The River Alliance is pleased to have Tina Van Zile, a member of the Sokaogon band of Lake Superior Chippewa, as a member of our board of directors. Not only because we have common cause in healthy waters with the Sokaogon Chippewa and other Indian communities, but also because of what that connection can mean for our organization to learn about native ways.
|Tina Van Zile (right) and Marcia Kraus (center) learn from Tina’s father, Charlie Polar, how seamlessly he moves from traditional to modern materials to sift and winnow wild rice.|
You’ll know real wild rice by its price (around $12 per pound) and where you can buy it. (Look for it at convenience stores on reservations, but there are other outlets.) Getting native wild rice to the dinner table is a painstaking process, deeply rooted in tradition. Most of us have seen the traditional harvesting of the rice, where people slowly poling canoes in shallow lakes and rivers use one stick to bend the rice into the boat and another to knock the kernels from the stalks.
Tina gave us an insight to the culture and lore of native wild rice recently at the Sokaogon reservation near Mole Lake, Wisconsin. She explained that the source of much of the tribe’s wild rice is the aptly named Rice Lake, whose rice production has increased substantially because the tribe is managing it carefully.
|Tina Van Zile shows Brad Werntz and other River Alliance board members Rice Lake, a source of pride of the Sokaogon Chippewa community for the prolific and full-grained wild rice the lake produces.|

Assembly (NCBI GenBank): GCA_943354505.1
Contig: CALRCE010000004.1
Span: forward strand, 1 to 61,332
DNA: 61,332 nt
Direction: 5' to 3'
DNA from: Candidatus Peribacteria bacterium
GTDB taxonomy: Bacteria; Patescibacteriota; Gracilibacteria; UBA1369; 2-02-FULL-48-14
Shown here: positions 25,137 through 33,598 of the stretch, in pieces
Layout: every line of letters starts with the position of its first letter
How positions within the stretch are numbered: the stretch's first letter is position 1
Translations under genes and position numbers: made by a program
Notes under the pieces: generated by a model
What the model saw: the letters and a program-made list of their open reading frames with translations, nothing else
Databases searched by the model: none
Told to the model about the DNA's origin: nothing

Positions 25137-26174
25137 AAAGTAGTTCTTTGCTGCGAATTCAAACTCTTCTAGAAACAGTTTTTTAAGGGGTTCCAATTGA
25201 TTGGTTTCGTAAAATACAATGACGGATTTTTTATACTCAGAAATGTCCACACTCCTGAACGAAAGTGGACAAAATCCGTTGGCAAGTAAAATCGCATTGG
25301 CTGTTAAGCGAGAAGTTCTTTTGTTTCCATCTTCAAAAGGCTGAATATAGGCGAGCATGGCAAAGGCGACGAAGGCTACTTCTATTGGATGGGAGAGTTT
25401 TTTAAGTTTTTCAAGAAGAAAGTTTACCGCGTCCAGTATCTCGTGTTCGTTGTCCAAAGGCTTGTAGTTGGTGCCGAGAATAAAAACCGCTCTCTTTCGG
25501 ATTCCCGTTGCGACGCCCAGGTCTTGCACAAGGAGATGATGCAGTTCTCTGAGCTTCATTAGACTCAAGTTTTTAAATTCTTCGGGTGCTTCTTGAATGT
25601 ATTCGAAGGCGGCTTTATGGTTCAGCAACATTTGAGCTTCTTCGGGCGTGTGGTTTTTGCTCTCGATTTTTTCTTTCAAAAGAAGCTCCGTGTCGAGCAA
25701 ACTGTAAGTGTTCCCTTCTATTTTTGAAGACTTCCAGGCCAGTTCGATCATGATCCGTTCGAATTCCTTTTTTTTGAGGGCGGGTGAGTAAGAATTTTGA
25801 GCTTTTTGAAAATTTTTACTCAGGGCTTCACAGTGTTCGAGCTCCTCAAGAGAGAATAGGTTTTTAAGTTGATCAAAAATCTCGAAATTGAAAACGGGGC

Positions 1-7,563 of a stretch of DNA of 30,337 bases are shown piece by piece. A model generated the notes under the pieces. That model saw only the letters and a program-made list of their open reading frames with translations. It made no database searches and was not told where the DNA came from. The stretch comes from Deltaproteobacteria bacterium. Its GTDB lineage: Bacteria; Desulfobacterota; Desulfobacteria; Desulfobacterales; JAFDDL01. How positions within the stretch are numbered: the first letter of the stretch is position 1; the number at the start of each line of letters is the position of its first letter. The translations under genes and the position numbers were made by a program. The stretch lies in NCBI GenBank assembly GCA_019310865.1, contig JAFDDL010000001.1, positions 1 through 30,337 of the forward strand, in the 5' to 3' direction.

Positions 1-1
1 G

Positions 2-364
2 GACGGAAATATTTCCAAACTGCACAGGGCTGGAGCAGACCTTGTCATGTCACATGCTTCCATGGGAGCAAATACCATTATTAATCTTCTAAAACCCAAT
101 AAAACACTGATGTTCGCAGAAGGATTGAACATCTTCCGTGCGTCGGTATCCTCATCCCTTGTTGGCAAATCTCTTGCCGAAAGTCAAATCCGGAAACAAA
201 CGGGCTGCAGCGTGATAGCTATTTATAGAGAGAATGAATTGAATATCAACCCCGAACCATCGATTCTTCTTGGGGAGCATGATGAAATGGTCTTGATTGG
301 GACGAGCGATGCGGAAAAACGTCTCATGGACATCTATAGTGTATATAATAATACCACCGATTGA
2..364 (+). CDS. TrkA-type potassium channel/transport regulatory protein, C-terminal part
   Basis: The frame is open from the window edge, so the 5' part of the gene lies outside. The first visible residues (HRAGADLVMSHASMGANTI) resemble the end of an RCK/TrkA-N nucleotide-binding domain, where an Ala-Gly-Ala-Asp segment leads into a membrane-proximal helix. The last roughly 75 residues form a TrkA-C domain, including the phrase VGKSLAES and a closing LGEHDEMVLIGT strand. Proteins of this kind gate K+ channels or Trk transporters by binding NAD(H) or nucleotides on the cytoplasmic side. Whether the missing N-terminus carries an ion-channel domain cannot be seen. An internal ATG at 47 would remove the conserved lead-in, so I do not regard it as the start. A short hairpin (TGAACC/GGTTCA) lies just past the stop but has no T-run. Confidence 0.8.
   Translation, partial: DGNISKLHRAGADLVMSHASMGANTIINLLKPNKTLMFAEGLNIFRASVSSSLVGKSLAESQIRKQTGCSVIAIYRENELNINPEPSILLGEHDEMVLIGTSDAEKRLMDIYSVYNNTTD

But perhaps harvesting it is the easy part. The hard part –getting it ready to cook and eat – may be why the wild rice tradition is fading for her own and other Chippewa communities. Tina took us to her parents’ place near Crandon, where her brothers Roy and Norm, sister Marie and father Charlie Polar were getting the rice from its raw stage to something you can cook. Dad Charlies was clearly in charge of the cleaning process – winnowing the chaff, heating the rice in a metal tub over an open fire, and then a final step of swishing the rice around with this fabulous Goldbergian contraption of belts, PVC pipe and a vacuum cleaner to separate grains from husks.
Tina observed that very few families are willing to do the work to keep the tradition alive. “My dad is one of the last elders to keep this going, and I don’t know what will happen to it if he can’t do it anymore.”
Tina’s tip for cooking real wild rice – soak it overnight before you cook it for 20 minutes or so. If you don’t soak it, you won’t like what you get.